- Build a document sharing systems for multiple hololens users, so that they can collaborate synchronously and asynchronously.
- Write a campus-scale sticky-note system that can be experienced cross-platform (hololens, ARKit-enabled phones, etc.).
- Write a toolkit to track and visualize smart sensor readings on the HoloLens.
OnLine 3D Editing
Our Open3D project is pioneering online editing of massive 3D models. One of our demonstrations is an online editable model of London. We are interested in developing new user-interfaces for editing. You could work on one of the following:
- Build an augmented-reality editor. Allow users on the streets to capture photographs and mark up buildings. From these inputs our existing backend server could then generate full 3D models that the user can compare to the model.
- Write a geo-location game to capture data for the model. Not all users will want to edit models. Write a geo-location game that facilitates data capture.
One of our large research efforts in the next couple of years will be to develop next-generation telepresence systems where a person in a virtual reality system controls a remote robot that can physically interact with objects. We have done preliminary work on this in a couple of funded projects and also an MSc project last year.
There are several related proposals:
- Build an ultra-low latency stereo video telepresence system. That is, use a stereo camera mounted on our Kuka robot arm, controlled directly by tracking from a HMD. We can model the end-to-end latency of the system and re-project video so that is apparently low latency. Stereo video telepresence dates back to the 1960s and was in fact an inspiration for Ivan Sutherland to develop the first head-mounted display. However previous systems have had >50ms latency we can now make it extremely low latency for a limited range of movement (<1ms apparent latency should be possible).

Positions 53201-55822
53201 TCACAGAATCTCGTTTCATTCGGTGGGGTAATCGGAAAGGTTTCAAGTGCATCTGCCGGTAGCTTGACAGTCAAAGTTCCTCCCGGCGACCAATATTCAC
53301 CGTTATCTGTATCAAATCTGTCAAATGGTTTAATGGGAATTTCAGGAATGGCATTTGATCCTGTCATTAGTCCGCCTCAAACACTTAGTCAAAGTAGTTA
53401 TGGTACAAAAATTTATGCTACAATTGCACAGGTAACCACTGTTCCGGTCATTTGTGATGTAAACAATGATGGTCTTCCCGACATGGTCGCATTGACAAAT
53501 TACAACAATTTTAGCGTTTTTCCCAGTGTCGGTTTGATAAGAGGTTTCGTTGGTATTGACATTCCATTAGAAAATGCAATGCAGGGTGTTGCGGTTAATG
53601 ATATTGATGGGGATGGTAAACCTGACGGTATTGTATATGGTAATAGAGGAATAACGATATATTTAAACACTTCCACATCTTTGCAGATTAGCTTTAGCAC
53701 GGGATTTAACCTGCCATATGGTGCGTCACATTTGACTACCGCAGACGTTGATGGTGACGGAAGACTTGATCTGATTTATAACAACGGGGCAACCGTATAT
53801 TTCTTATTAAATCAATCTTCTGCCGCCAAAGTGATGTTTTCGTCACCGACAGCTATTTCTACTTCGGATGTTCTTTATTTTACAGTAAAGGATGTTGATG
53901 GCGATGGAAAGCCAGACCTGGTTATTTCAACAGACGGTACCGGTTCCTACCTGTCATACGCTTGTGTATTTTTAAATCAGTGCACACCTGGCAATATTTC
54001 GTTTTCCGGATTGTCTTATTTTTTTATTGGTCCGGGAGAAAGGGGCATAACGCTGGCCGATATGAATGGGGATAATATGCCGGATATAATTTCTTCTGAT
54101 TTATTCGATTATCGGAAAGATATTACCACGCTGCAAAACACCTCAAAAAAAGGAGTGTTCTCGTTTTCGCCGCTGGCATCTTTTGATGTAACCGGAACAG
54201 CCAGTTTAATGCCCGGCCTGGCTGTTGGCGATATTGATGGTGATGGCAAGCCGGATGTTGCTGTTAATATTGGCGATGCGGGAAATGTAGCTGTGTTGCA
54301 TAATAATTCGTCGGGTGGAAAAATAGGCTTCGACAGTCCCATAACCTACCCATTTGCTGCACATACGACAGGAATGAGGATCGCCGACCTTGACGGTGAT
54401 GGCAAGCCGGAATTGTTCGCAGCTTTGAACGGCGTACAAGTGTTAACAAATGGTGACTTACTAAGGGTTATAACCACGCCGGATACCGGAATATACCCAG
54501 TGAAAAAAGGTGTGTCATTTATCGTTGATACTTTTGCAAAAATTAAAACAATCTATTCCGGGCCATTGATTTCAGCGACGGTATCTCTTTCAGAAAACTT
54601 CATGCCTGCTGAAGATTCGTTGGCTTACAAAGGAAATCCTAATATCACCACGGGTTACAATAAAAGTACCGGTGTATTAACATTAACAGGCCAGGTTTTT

- We have a new telepresence robot, a Robothespian RT4, one of the first of its kind. Can we teleoperate this robot, mapping gesture of someone in a VR system to the robot, but also displaying to the user in the VR system the forces that the robot is experiencing? Unlike the previous robot, the RT4 can pick up and move small objects.
- Create a mobile panoramic capture system to enable remote assistance. That is a person in a VR system can collaborate with a remote person, by real-time panoramic video capture from a mobile robot. We are inspired by a new system from University of Tokyo/Sony Japan called “JackIn Head”, but think that having a separate mobile capture system is more useful than a head-mounted camera system. We have a couple of different platforms that can carry cameras including an AnyBot.
These projects are ideal for someone interested in combing software engineering, with graphics, networking and user interface.
Implement a prototype collaborative virtual environment on top of my Yther research prototype. Yther is a proposal of how to separate concerns in a large-scale distributed virtual environment. If you are intrigued by concepts such as Gibsonian Metaverses, or have recently read Ready Player One, this project might be for you.